On December 4, 2018, MRSI filed an objection to the magistrate’s order. On February 13, 2019, Judge Saylor denied MRSI’s objection, holding that the order was “neither clearly erroneous nor contrary to law.”
That same day, Judge Saylor also denied Palomar’s motions for partial summary judgment of literal infringement and of no invalidity based on MRSI’s public use defense. The Court reasoned that Palomar’s motions were premature because “the Court has not issued its claim-construction opinion, discovery is not complete, and there appear to be (at least on the present record) disputed issues of material fact.” The Court added that “[t]o the extent plaintiff seeks relief from defendant for failure to provide discovery or make the required disclosures, the proper remedy is a motion seeking to compel or for sanctions or other relief.”
Palomar is represented by Brian Gaff, Anshul Mehra, and Brendan Murphy of Fish & Richardson P.C.
Neotech Prods. LLC v. Sandbox Medical, LLC, No. 1:18-cv-12203-DJC (D. Mass. Feb. 13, 2019)
Neotech initially filed its action for infringement of U.S. Patent No. 6,958,050 against Sandbox in Los Angeles on May 5, 2017. Thereafter, the Supreme Court decided TC Heartland, reversing the Federal Circuit as to the scope of the “residence” prong in the patent venue statute. In light of that decision, Neotech dismissed its original complaint and refiled in the District of Delaware. Upon learning more about Sandbox’s corporate formation, however, Neotech moved to transfer the case to the District of Massachusetts. The Delaware district court granted the motion on October 10, 2018.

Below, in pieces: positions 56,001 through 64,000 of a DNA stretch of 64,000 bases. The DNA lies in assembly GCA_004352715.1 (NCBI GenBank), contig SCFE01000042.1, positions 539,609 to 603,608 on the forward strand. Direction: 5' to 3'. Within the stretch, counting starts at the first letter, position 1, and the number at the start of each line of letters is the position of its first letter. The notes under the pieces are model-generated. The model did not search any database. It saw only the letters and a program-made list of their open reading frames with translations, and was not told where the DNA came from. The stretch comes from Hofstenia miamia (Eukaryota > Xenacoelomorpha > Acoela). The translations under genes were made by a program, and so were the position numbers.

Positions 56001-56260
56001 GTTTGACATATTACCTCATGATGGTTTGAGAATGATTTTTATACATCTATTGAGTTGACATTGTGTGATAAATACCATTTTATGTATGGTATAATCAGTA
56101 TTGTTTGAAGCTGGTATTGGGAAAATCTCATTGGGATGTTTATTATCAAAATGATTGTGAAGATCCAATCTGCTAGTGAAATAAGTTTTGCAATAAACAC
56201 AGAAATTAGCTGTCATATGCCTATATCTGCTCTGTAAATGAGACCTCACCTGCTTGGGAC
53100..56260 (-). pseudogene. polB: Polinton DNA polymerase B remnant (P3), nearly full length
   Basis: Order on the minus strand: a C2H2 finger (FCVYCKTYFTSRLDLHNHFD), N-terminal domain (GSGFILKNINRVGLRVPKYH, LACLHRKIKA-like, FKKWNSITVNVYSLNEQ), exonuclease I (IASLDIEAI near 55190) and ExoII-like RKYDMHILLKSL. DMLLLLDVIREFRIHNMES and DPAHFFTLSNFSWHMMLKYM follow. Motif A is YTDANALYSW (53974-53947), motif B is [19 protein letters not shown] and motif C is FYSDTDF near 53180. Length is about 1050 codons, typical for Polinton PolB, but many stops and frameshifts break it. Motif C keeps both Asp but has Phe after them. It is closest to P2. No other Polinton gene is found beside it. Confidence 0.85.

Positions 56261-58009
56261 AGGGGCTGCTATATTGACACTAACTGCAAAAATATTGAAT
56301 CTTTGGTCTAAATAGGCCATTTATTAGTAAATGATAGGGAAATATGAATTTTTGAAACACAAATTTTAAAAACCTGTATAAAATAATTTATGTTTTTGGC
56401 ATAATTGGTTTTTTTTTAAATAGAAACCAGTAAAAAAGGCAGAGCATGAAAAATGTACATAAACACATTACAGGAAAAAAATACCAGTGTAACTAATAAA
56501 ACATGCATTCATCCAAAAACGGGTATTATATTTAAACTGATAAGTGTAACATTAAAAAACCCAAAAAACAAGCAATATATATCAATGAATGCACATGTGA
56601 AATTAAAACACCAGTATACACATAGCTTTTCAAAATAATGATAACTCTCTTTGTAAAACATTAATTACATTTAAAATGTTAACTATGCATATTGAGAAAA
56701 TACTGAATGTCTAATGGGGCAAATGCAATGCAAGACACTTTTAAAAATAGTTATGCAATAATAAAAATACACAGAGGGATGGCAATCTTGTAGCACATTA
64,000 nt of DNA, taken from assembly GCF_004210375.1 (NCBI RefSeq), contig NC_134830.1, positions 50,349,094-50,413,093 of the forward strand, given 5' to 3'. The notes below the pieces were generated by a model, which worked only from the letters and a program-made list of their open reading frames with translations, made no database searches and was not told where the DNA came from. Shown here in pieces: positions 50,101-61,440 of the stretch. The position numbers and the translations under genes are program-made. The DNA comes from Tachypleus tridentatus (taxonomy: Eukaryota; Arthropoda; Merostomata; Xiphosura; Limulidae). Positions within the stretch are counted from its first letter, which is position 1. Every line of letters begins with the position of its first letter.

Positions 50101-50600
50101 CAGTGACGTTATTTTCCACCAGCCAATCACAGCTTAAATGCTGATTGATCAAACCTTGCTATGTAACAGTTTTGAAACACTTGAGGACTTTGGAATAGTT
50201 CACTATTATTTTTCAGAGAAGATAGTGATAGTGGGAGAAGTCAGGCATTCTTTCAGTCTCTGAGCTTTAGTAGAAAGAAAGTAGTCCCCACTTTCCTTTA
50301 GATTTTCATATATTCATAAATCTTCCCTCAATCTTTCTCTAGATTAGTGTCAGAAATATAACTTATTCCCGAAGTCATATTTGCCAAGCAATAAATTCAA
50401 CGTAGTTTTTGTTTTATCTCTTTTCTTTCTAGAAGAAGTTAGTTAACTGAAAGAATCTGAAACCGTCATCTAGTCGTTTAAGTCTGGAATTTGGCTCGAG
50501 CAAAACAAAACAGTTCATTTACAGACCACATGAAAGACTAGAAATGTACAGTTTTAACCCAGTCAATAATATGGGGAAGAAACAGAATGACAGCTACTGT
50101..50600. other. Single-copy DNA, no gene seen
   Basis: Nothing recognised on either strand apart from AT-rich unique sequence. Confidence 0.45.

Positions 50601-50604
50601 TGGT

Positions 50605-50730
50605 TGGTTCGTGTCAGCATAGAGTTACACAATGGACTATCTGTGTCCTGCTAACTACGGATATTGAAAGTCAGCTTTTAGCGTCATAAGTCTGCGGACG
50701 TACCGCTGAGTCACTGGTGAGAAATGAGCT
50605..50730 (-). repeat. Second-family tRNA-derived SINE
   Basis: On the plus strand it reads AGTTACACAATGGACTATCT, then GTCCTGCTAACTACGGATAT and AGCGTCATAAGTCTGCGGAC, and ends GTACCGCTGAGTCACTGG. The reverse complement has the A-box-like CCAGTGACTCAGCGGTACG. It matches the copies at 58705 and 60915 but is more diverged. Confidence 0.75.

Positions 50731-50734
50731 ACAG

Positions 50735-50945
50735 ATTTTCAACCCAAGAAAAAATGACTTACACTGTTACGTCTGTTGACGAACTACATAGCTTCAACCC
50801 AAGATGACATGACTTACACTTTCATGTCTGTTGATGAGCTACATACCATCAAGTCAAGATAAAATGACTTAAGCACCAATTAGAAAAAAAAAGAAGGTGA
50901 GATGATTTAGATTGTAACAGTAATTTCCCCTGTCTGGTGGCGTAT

On November 9, 2018, Sandbox filed a petition for IPR against the ’050 patent. Neotech had the option of filing a preliminary response to the petition by February 15, 2019, but declined to do so. The PTAB has three months from that date to decide whether to institute IPR. If the PTAB institutes IPR, a final written decision would be due within 12 months.
Against this backdrop, Neotech moved to stay proceedings in the District of Massachusetts “in deference to the pending petition” for IPR. Sandbox conditionally assented to the motion. On February 13, 2019, Judge Casper granted the motion and stayed the proceedings until May 30, 2019, or until the PTAB issues its decision whether to institute the IPR, whichever occurs first.
The opinions expressed are those of the author(s) and do not necessarily reflect the views of Fish & Richardson P.C., any other of its lawyers, its clients, or any of its or their respective affiliates. This post is for general information purposes and is not intended to be and should not be taken as legal advice.
Alex Pechette is an Associate in the firm’s Boston office. His practice focuses on patent litigation in federal court and the ITC. With his technical background in mechanical and nuclear engineering, Alex is uniquely qualified to handle cases involving mechanical and electrical technologies.
Alex earned his J.D., with honors, from the...